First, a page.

Delivering a Eulogy

Delivering a eulogy could rank as one of the toughest, and most dreaded speaking challenges there is.

Have you ever been asked to say a few words about a loved one or a close friend who has died?

If you decided not to do it, it’s perfectly understandable. It’s a sad and emotional event for those left behind. Sometimes it’s easier, and even necessary, to leave it to someone else.

If you did decide to speak, how did it go?

Yesterday I attended a memorial service honoring my Aunt Mickey. My cousin Paul delivered a beautiful eulogy. While there’s no one way to do it right, he gave us all a great example of an approach that works really well. Here's how he structured his remarks:

Open strong and create a little suspense. The first thing Paul did was to honor the room. He welcomed us all and acknowledged the sadness of the day. Then, he promised that at end of his remarks he had a little surprise planned for his siblings. You could feel the energy shift as we anticipated what that could be.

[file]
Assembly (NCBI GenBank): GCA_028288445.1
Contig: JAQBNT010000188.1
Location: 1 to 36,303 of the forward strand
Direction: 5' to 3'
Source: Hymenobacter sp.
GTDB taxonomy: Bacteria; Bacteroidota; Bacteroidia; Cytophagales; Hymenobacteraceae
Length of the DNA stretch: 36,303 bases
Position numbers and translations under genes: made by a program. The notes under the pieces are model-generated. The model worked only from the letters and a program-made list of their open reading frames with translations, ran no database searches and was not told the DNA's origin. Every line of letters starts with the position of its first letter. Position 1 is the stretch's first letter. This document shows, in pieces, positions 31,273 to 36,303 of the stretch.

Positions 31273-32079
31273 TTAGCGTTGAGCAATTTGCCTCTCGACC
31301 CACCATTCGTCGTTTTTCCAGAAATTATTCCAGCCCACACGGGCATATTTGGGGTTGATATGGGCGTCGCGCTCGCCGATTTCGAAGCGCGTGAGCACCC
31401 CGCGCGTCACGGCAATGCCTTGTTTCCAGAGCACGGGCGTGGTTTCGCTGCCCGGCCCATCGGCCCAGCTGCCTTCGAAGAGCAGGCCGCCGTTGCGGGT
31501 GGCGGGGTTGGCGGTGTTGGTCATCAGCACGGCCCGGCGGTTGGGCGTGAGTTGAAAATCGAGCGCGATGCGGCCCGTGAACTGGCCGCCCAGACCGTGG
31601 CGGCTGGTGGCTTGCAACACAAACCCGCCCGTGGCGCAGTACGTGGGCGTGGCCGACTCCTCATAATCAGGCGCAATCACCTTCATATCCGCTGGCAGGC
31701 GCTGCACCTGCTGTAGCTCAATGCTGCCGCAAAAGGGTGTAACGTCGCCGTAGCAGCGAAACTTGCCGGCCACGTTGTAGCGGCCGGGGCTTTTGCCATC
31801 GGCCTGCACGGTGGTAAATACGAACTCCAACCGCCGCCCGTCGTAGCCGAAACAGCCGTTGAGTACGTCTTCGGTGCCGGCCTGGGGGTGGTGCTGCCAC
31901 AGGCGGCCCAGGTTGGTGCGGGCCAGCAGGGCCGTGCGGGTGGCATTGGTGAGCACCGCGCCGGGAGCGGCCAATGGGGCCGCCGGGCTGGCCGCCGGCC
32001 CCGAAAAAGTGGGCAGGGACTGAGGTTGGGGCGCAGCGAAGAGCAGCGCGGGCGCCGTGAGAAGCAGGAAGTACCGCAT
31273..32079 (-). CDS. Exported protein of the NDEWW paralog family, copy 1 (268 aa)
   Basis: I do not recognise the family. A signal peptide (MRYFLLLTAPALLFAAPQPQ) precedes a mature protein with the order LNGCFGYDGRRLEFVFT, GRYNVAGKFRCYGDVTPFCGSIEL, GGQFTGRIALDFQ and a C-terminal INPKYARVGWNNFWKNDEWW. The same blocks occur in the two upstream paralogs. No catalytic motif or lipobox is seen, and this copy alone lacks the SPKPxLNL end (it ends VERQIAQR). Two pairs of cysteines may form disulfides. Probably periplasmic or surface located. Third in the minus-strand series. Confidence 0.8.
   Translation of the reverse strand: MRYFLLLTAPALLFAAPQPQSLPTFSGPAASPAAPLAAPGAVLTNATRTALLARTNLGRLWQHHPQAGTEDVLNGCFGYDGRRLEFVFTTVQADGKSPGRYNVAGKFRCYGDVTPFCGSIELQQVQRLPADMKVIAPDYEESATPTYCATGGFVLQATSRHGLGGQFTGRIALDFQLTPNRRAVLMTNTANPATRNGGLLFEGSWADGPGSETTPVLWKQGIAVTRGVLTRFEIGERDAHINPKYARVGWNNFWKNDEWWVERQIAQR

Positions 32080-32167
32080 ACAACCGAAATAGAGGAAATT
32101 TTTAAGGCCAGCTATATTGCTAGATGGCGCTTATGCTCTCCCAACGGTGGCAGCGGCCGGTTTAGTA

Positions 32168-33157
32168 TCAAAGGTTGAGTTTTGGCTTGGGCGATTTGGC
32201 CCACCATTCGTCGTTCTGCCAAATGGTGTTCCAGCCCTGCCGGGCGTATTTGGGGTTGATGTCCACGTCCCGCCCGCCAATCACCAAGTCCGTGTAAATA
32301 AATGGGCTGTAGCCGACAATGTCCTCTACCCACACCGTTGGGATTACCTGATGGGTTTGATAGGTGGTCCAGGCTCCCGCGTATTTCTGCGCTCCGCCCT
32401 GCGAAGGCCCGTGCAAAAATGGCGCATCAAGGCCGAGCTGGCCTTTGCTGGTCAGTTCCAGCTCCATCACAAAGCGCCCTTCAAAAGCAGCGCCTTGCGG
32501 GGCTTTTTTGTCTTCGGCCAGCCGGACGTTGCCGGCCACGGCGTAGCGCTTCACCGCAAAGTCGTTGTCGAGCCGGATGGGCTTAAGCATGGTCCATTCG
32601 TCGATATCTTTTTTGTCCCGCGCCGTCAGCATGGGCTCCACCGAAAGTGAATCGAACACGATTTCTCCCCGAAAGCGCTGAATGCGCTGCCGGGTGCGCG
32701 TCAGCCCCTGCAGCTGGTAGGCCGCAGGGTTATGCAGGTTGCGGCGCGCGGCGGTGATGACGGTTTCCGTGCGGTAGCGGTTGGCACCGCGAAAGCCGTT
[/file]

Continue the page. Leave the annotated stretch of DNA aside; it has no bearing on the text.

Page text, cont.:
Share a short biography. He didn’t cover everything, but he started at the beginning - when and where Mickey was born, a little about her parents, her siblings and schools. Paul recounted the various parts of her life, up until her last days, highlighting her long and successful marriage, her five wonderful children, their children, and the great grandchildren.

Be funny, sad and personal. It's so important that a eulogy is personal. Paul included happy stories and memories from across the years. He threw in a few "I'll always remember the time when..." to make us smile, and even laugh. Laughter is a balm for grief; it's a good thing, especially when we are sad.

Make sure the room feels included. Each of us was listening for the intersection between Mickey's life and ours. After all, everyone there was a part of her story. My cousin made sure to acknowledge that.

Finish strong. At the end of the eulogy, Paul surprised his siblings with a sweet poem that my Aunt had written about her family. He cried a little at the end, and that was absolutely fine. Never let the fear of tears stop you. If you practice enough you’ll get most of the tears out, anyway.

Speaking at a funeral or memorial service is a great honor. It’s also an opportunity to do something good for yourself, and everyone in attendance.

If you're at all considering giving a eulogy, follow the lead of my cousin Paul. Take heart and be bold. You can do it.



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